In our study it was noted that pre-diabetic individuals categorised by both assays demonstrated a stronger association with cardiometabolic feature clustering and displayed a more pro-inflammatory, pro-atherogenic, hypertensive and insulin resistant profile. Though few prospective studies have comprehensively identified features related to pre-diabetes development, it has been suggested that risk factors for pre-diabetes mirror those for type 2 diabetes . Consequently, on the basis of the similar risk profiles noted in this study between pre-diabetes (defined using both HbA1c and FPG) and type 2 diabetes (classified by either method), these findings also indicate that combined use of both assays may be clinically useful for detecting individuals at highest odds of developing diabetes.
Although HbA1c has long been used as a marker for glycaemic control, its diagnostic performance for type 2 diabetes is still questioned [35–37]. Though a more expensive assay, when compared with FPG, HbA1c has advantages including convenience, greater pre-analytical stability, lower biological variability and increasing international standardisation [7, 37]. Moreover, HbA1c has been shown to correlate with cardiovascular disease and all-cause mortality . However, as diabetes is clinically defined by elevated blood glucose, and not by glycation of proteins, there is concern that using HbA1c to classify type 2 diabetes may lead to major changes in the pathophysiological paradigm that defines the condition . Although a report from the United States inferred that diagnosis by HbA1c, rather than FPG, would not significantly alter type 2 diabetes prevalence, and that categorisation would remain unchanged in as many as 97.7% of subjects , evidence is still equivocal .
Notably, within our sample, a higher prevalence of diabetes was determined using HbA1c (7.3%, 95% CI: 6.3%-8.6%) compared to FPG (4.3%, 95% CI: 3.5%-5.2%). However, a similar type 2 diabetes prevalence rate in middle-aged Irish adults, defined by HbA1c, was recently reported using data from the nationally representative 2007 Survey of Lifestyle, Attitudes and Nutrition (7.1%, 95% CI: 5.2%-9.0%) [40, 41]. It was also noted that diabetic subjects identified by HbA1c or FPG within the present study displayed markedly similar cardiometabolic profiles. In addition, HbA1c demonstrated high predictive ability for type 2 diabetes diagnosed by FPG ≥7.0 mmol/l levels. Conversely, HbA1c showed poor discriminatory capacity for pre-diabetes defined by impaired FPG.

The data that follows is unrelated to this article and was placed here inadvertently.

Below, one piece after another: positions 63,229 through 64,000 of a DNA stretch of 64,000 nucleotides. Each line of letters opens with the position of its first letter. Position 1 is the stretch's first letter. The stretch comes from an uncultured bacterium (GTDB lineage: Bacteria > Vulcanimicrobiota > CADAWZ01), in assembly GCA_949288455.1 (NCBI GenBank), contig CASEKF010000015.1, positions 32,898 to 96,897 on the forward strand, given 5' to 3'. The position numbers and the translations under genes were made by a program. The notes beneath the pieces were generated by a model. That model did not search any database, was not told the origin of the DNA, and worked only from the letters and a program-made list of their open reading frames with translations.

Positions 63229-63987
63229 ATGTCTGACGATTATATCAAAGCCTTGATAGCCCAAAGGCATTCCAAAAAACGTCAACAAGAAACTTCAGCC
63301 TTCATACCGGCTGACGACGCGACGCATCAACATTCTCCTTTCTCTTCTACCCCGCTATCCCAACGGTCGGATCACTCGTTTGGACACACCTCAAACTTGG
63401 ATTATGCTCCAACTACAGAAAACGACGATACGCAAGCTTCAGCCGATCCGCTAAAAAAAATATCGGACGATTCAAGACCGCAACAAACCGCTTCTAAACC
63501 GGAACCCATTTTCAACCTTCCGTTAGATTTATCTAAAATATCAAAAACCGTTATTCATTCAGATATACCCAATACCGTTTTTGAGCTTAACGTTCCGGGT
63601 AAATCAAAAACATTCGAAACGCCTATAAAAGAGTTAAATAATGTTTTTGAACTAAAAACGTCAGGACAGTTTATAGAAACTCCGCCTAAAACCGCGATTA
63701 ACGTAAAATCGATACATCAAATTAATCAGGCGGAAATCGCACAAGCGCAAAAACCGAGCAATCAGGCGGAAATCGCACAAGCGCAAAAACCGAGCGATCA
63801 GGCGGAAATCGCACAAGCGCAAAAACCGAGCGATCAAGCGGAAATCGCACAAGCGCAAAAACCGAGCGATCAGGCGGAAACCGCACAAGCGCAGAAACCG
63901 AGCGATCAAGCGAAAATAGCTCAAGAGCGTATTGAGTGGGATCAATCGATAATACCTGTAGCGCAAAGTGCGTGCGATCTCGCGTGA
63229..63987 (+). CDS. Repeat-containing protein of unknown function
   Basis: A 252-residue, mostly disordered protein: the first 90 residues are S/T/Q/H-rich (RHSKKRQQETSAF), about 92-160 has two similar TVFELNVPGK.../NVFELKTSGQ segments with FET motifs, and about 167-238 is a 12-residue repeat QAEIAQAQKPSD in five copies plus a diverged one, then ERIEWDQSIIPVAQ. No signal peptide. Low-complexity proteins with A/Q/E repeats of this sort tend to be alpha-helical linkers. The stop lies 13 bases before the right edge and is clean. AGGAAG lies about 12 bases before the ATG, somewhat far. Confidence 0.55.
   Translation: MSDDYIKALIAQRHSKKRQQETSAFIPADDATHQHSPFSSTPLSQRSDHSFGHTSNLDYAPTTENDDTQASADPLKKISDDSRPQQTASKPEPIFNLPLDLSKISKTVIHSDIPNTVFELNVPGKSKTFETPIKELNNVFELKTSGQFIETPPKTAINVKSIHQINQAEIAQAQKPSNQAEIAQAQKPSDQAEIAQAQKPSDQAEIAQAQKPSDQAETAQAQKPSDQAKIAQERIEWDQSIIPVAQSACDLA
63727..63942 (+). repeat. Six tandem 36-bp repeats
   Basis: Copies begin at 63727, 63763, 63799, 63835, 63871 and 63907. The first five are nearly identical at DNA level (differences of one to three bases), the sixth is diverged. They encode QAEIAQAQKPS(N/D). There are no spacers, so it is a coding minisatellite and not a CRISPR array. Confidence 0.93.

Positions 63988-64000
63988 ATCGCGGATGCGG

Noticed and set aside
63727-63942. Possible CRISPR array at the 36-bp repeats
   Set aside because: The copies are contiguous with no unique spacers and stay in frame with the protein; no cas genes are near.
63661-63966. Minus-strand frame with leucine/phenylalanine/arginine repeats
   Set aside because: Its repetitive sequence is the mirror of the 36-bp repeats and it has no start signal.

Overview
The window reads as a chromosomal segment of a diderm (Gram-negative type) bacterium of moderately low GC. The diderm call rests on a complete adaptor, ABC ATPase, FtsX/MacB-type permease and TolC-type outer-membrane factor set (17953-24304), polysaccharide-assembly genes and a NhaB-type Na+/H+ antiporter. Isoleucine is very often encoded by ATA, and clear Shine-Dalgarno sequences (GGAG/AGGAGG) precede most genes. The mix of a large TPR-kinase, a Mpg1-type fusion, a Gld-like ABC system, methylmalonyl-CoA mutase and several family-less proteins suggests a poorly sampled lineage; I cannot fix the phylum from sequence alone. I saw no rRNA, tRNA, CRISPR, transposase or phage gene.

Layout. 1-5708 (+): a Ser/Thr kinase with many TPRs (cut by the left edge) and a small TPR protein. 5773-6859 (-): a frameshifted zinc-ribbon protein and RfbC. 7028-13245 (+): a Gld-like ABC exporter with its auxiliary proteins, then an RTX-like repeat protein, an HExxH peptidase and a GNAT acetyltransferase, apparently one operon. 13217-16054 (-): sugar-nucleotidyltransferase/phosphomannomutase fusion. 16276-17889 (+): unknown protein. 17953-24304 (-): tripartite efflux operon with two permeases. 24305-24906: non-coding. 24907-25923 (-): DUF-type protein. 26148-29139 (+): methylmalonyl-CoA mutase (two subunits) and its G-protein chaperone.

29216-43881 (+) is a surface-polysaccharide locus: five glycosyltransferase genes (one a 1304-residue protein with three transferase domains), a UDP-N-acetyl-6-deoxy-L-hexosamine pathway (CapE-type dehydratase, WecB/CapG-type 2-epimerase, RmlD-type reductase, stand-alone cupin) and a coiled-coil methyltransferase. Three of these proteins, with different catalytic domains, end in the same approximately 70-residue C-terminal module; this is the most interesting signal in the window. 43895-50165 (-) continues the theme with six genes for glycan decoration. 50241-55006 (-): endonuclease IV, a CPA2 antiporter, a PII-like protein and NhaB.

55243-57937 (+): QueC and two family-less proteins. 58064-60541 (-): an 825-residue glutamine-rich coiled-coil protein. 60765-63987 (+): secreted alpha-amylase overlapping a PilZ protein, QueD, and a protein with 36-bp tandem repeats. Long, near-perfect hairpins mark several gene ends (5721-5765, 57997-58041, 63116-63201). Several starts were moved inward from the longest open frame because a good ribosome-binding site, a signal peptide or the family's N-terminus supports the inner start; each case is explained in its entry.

As HbA1c reflects long-term glycaemic exposure, including postprandial glucose spikes, rather than the acute dysglycaemia indicated by FPG, it is rational to assume that each assay may identify different individuals. Our results suggest that HbA1c may provide greater sensitivity for diagnosing type 2 diabetes within this sample. However, the limited overlap and substantially varied cardiometabolic profiles in subjects diagnosed with pre-diabetes, by either HbA1c or FPG, imply that HbA1c alone may lack specificity to accurately detect individuals at risk of diabetes development. It was also noted that metabolic risk profiles in pre-diabetic subjects, classified by impaired FPG levels only, were also considerably increased. This indicates that a percentage of high-risk individuals would be missed if HbA1c was employed as a sole diagnostic criterion.